Fraser Nelson: Theresa May already has a reputation for giving almost nothing away

The Prime Minister will spend her hundredth day in Brussels, at her first European summit – the latest of many meetings with European counterparts who want to know what her plan for Brexit is. This is on the rather touching assumption that there is one. Her meetings so far have left her hosts disappointed: one complained that he learned more from her Tory party conference speech than in talking to her. – Fraser Nelson in the Daily Telegraph

James Forsyth: Theresa May must call time on ministerial bickering

Calming down the current situation is essential for the stability of the May government… Ministers treating each other with more respect would be a helpful step. But the most important thing is for the Prime Minister to give more of a lead. One of the reasons that ministers are squabbling so much is that even in the cabinet no one is quite sure what kind of Brexit deal May actually wants. A sense of direction from the top would help bring the government to order. – James Forsyth in The Spectator

Juliet Samuel: The EU cannot afford to offer the City a poor financial services deal

The biggest question mark hanging over Brexit is not whether we will get any kind of deal, but when we will get it and to what degree it will accommodate Britain’s biggest industry: finance. The City of London has no shortage of enemies on the mainland. It is easy for pugnacious European politicians to argue that good trading terms with the City are simply impossible outside the EU. But look into the regulatory detail and it becomes clear that simply isn’t true. Trying to freeze out the City wouldn’t be a pragmatic act. It would be pure spleen. – Juliet Samuel in the Daily Telegraph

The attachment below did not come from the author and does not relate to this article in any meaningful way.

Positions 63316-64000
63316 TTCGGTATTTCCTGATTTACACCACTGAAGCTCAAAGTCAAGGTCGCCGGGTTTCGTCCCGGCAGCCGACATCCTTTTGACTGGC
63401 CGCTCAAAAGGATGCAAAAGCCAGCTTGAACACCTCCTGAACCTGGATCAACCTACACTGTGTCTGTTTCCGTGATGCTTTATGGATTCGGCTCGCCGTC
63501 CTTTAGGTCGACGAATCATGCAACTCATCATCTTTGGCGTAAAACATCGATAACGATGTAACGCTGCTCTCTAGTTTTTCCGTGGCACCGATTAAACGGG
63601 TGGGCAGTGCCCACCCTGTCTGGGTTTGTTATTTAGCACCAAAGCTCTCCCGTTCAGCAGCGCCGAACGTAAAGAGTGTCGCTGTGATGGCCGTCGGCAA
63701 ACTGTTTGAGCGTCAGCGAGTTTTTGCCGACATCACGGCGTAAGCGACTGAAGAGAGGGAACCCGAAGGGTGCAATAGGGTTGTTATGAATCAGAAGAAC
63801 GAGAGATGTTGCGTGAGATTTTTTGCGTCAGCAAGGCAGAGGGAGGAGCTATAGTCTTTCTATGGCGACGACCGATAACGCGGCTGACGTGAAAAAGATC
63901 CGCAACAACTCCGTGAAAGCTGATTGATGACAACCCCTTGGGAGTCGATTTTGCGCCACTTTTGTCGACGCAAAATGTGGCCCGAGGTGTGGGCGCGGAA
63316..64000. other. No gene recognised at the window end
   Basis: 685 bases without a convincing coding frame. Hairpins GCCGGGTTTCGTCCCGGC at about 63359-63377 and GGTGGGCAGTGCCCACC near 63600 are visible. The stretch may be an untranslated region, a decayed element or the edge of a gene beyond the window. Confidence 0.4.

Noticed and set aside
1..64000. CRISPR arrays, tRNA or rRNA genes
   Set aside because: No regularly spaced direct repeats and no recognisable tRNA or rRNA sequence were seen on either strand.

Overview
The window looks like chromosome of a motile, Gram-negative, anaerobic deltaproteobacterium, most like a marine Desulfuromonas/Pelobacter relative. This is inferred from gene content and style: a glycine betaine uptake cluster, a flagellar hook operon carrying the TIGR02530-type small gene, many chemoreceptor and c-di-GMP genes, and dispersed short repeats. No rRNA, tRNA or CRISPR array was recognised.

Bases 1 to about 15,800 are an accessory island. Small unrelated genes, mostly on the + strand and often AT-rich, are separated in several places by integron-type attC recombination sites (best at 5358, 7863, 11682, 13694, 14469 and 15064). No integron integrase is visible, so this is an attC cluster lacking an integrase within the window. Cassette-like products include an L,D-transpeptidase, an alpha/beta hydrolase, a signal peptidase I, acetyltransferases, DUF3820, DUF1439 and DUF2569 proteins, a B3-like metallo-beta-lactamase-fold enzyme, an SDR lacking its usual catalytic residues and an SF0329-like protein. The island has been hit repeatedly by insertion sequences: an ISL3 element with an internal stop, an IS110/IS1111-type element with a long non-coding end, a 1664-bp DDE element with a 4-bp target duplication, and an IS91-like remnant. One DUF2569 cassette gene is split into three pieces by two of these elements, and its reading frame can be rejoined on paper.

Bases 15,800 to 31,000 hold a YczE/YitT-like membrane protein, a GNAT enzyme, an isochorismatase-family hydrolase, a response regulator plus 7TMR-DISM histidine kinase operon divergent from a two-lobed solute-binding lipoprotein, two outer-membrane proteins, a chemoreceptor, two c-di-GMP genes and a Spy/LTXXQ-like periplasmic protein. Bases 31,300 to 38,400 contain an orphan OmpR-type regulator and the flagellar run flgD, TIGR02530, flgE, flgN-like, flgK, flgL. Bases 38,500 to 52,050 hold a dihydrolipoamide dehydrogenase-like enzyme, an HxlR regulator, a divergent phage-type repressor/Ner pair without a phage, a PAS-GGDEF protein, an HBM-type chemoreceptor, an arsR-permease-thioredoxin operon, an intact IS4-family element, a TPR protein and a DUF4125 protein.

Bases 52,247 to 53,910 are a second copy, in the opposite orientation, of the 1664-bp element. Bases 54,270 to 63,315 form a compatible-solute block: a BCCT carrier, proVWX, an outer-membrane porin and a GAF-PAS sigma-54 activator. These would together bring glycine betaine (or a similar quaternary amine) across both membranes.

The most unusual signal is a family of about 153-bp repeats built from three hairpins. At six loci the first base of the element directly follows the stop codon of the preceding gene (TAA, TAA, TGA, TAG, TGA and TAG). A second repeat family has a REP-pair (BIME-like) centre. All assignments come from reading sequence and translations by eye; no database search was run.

Brexit comment in brief

  • The City of London should thank the voters of Wigan for Brexit – Brian Monteith on Reaction
  • Theresa May needs to bring Europe with her in order to secure the best Brexit terms for Britain – Peter Foster for the Daily Telegraph
  • Even Remainers know Brexit means leaving the Single Market – Douglas Carswell
  • How Brexiteers can avoid losing the peace – James Frayne for ConservativeHome
  • Leader: Brexit and the future of the UK – New Statesman
  • Referendum result must be respected – Frederick Forsyth for the Daily Express

Brexit news in brief

  • WATCH: Hungarian Foreign Minister: The UK is one of the top 5 investors in our country. We need a tariff-free, tailor made UK-EU solution
  • Tories pressure Theresa May to call early general election amid Brexit strife – PoliticsHome
  • David Davis arrives in Scotland to begin Brexit charm offensive – The Scottish Herald
  • James Brokenshire insists Northern Ireland’s voice will be heard at Cabinet Brexit committee – Irish News
  • JP Morgan and Morgan Stanley call for transition period to protect banks post-Brexit –  City A.M.
  • Swiss hope UK will be like-minded ally post-Brexit – NZZ – Reuters
  • Tusk: Death knell for EU trade deals if Canada treaty collapses – Daily Telegraph
  • Wallonia is adamantly blocking the EU’s trade deal with Canada – The Economist
  • Jeremy Corbyn to host Brexit summit for EU socialists in February – Sky News
  • Startups discouraged from relocating away from London by foreign red tape as Government boosts engagement with entrepreneurs – City A.M.
  • WATCH: Steve Baker MP: Remain campaign made it perfectly clear we’d leave the Single Market

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Published at Fri, 21 Oct 2016 08:03:03 +0000